Iceland's volcanic eruption has spawned more than a few creative marketing ideas in a travel left devastated by its trail of ash including several that seek to thrive on the woes of others. A group of hotels in Britain is looking to cash in on the aviation sector's troubles with an advertising campaign that
could be termed as "predatory". The campaign essentially exhort consumers to stay away from flying!
Premier Inn, a division of Whitbread, the UK's largest hotel and restaurant company, along with National Express and Virgin Trains are
preparing to took on British Airways as they geared up for strikes and
a continuation of the volcanic ash being belched from Iceland's eyjafjallajokull volcano.
Virgin Trains rolled out a' £6m ad push, attacking
the ‘hellishness' of other forms
of transport, showing people
transformed into ‘frustrated zombies' by traffic jams and queues at
airports. The company reported that a record number of airline customers have turned to its Trains, with a
250% increase in passengers travelling between Glasgow and London alone.
Premier Inn, which counts 578 budget hotels, has run ads that feature Lenny Henry, a British comedian of Jamaican origin. In a departure from previous campaigns, which have promoted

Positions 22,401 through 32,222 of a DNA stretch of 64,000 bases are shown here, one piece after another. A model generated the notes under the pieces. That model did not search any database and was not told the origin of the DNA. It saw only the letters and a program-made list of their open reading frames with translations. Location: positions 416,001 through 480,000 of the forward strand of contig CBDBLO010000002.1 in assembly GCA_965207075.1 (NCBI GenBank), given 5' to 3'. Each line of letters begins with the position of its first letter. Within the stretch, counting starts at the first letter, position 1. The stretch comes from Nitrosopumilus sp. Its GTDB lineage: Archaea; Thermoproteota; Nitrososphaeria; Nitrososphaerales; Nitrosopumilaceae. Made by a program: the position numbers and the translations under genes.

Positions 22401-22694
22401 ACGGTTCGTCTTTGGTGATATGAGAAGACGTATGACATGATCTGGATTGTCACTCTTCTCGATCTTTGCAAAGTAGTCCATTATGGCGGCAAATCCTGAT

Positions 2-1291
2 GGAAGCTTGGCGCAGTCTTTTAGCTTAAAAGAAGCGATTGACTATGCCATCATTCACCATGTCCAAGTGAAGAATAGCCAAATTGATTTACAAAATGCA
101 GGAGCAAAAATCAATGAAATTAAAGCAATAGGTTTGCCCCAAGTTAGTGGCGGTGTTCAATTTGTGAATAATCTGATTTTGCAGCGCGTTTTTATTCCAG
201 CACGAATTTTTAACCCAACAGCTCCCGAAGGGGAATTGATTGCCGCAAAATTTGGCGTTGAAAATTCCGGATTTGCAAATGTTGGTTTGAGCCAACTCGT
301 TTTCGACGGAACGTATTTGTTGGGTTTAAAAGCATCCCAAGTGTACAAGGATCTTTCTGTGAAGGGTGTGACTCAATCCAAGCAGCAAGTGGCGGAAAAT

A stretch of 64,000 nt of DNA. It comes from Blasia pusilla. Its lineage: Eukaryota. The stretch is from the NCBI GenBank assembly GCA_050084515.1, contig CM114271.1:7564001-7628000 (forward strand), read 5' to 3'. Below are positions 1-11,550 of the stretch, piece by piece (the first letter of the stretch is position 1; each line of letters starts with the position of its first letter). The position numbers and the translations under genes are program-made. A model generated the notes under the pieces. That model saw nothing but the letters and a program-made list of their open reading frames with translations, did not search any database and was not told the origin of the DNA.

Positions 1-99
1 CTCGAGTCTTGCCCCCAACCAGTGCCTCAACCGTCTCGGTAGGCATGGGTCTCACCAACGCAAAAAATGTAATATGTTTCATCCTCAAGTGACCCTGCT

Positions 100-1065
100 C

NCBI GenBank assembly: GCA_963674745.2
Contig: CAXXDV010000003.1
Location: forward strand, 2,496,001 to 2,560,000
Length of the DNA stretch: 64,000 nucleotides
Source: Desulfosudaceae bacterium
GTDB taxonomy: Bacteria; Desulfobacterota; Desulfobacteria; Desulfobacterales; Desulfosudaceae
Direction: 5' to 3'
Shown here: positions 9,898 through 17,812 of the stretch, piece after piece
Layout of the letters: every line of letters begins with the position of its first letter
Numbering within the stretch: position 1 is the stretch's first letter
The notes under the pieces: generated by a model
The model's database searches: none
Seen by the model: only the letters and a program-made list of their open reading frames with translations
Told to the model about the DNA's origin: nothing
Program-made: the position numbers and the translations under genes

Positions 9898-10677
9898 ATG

features of its hotels, the work seeks to convince consumers to take a
holiday at one of its UK outlets.
The head of marketing
at Premier Inn was quoted as saying that the flight disruption had been ‘beneficial' for his company's hotels and that it was its ‘biggest opportunity' to enlarge its already considerably slice of Britain's leisure
Premier's efforts are neither new nor without precedent. Four years ago, in an effort that took on travel destinations and traveling, a New York magazine sought to push the benefits of the Big Apple and promoted the idea of a "staycation" by
encouraging people to spend their vacation exploring what the city has
to offer instead of leaving town.